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Dec. 12 (Bloomberg) -- Emerging-market stocks fell for a third day after Moody’s Investors Service said it will review ratings for European countries and data from China to Brazil highlighted concerns about weakening growth.
The MSCI Emerging Markets Index slipped 1 percent to 924.91 at the close in New York, with 433 stocks retreating versus 298 advancing. The decline brought the three-day drop to 3.6 percent. The Bovespa Index declined 1.5 percent as concern mounted that Brazil’s economy may falter. The Sensex Index dropped 2.1 percent in Mumbai after Indian industrial production fell for the first time since June 2009. China’s Shanghai Composite Index fell to the lowest since March 2009 as data showed exports rose by the least in two years.
Last week’s European Union summit offered few new measures and doesn’t diminish the risk of credit-ranking revisions, Moody’s said today. Chinese customs data showed overseas shipments rose 13.8 percent in November from a year earlier. Excluding distortions in January and February each year, that was the least since export growth resumed in December 2009.
“Sensitivity around emerging markets’ growth patterns has picked up,” Nick Chamie, global head of emerging markets at RBC Capital Markets in Toronto, said by phone. “The deterioration in emerging markets growth indicators will deepen over the next two to three months and that will keep the emerging market growth slowdown in focus.”
Brazil Growth, India Production
Economists cut their forecast for Brazil’s 2012 gross domestic product expansion for a third straight week, to 3.4 percent from 3.48 percent previously, according to the weekly central bank survey published today. They also lowered their projection for interest rates next year to 9.5 percent from 9.75 percent.
State-controlled oil producer Petroleo Brasileiro SA and miner Vale SA, the index’s heaviest-weighted companies, followed crude and metals prices lower. Cyrela Brazil Realty SA Empreendimentos e Participacoes, Brazil’s second-biggest homebuilder by revenue, paced declines for companies that depend on domestic demand, falling 2 percent.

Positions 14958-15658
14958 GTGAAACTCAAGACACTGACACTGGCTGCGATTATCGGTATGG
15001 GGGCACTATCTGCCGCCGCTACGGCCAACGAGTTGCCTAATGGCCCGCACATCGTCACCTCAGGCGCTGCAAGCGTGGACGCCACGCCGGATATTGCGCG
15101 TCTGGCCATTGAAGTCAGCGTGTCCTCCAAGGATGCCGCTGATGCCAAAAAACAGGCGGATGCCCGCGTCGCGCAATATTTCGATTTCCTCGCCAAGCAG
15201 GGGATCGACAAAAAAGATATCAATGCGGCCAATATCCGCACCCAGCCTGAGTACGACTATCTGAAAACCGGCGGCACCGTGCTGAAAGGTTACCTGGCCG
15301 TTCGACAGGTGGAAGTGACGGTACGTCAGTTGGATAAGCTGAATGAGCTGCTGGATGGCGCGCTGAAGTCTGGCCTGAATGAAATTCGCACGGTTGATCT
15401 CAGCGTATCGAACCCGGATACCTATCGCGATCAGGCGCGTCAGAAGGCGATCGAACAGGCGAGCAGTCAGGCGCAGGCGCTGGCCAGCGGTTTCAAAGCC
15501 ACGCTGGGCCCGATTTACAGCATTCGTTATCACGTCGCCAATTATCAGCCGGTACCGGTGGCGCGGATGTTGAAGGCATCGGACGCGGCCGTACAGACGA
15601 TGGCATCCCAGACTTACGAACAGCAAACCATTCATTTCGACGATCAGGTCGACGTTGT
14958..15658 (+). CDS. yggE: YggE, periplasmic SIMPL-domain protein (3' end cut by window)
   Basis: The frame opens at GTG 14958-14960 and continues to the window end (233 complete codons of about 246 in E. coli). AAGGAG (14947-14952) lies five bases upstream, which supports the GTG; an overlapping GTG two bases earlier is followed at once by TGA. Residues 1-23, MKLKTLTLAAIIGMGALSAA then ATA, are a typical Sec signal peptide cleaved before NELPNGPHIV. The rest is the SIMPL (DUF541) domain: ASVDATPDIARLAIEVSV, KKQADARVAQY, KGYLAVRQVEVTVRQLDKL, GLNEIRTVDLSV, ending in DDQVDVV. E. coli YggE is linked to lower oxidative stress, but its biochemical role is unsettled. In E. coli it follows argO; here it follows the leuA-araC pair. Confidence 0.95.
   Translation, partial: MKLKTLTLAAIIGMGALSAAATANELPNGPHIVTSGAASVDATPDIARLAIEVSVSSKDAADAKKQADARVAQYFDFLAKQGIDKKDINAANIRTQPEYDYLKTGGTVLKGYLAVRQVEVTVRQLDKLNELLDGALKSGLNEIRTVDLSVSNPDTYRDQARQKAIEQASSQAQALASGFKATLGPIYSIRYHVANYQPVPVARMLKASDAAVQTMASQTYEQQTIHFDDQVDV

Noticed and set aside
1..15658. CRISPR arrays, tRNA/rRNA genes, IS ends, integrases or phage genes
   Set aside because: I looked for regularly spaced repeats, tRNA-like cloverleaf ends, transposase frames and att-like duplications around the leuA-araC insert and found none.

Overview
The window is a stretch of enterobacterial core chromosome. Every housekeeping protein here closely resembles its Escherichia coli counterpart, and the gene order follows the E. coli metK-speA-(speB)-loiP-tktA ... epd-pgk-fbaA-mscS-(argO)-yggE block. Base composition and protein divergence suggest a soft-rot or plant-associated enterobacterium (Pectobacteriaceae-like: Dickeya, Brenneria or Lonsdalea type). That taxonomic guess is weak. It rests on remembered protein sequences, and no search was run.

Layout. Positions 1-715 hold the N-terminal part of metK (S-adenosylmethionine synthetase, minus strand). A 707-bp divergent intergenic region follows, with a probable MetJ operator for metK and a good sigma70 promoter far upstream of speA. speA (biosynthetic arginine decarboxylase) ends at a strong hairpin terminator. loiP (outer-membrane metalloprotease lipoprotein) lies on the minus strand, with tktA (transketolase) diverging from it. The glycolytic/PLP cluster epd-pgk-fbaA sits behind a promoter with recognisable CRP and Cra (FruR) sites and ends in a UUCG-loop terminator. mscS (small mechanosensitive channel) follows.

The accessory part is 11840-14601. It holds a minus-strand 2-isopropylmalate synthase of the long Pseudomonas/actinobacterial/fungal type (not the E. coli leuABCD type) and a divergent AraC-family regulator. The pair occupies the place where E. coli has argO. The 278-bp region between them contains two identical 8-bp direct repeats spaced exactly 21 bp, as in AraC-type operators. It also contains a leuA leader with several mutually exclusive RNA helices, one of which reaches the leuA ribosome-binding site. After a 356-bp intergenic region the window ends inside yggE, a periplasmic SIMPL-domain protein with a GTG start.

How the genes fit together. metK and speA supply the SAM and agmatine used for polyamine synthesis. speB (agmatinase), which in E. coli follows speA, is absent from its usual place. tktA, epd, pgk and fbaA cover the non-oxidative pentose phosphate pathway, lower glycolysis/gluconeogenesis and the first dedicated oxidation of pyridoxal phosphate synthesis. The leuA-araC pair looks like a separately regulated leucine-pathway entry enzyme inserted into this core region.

Reliance Industries Ltd., India’s biggest company by market value, slid 3.7 percent in Mumbai.
Production at Indian factories, utilities and mines fell 5.1 percent from a year earlier in October, the government reported today. The slide exceeded the median of 24 estimates in a Bloomberg survey for a 0.7 percent drop. Output was down 3.3 percent from September, the third decline in four months.
Ultrabooks Boost Samsung
All 30 stocks on the Micex declined as the Russian index plunged to a two-month low. OAO Sberbank, Russia’s biggest lender, dropped 3.1 percent in Moscow. OAO Lukoil fell 1.5 percent.
The ISE National 100 Index fell 2.6 percent in Istanbul.
South Korea’s Kospi Index gained 1.3 percent. Samsung SDI Co. rose 6.8 percent on speculation earnings will improve in 2012, helped by an expected increase in demand for lightweight Ultrabook laptops, said Kim Byung Ki, an analyst with Kiwoom Securities.
Twenty-three of 25 emerging-market currencies tracked by Bloomberg depreciated against the dollar. The Hungarian forint lost 2.9 percent and the Brazilian real slid 2.5 percent.
The extra yield investors demand to own emerging-market debt over U.S. Treasuries rose three basis points, or 0.03 percentage point, to 409, according to JPMorgan Chase & Co.’s EMBI Global Index.
--With assistance from Weiyi Lim in Singapore and Stephen Gunnion in Johannesburg. Editors: Brendan Walsh, Stephen Kirkland
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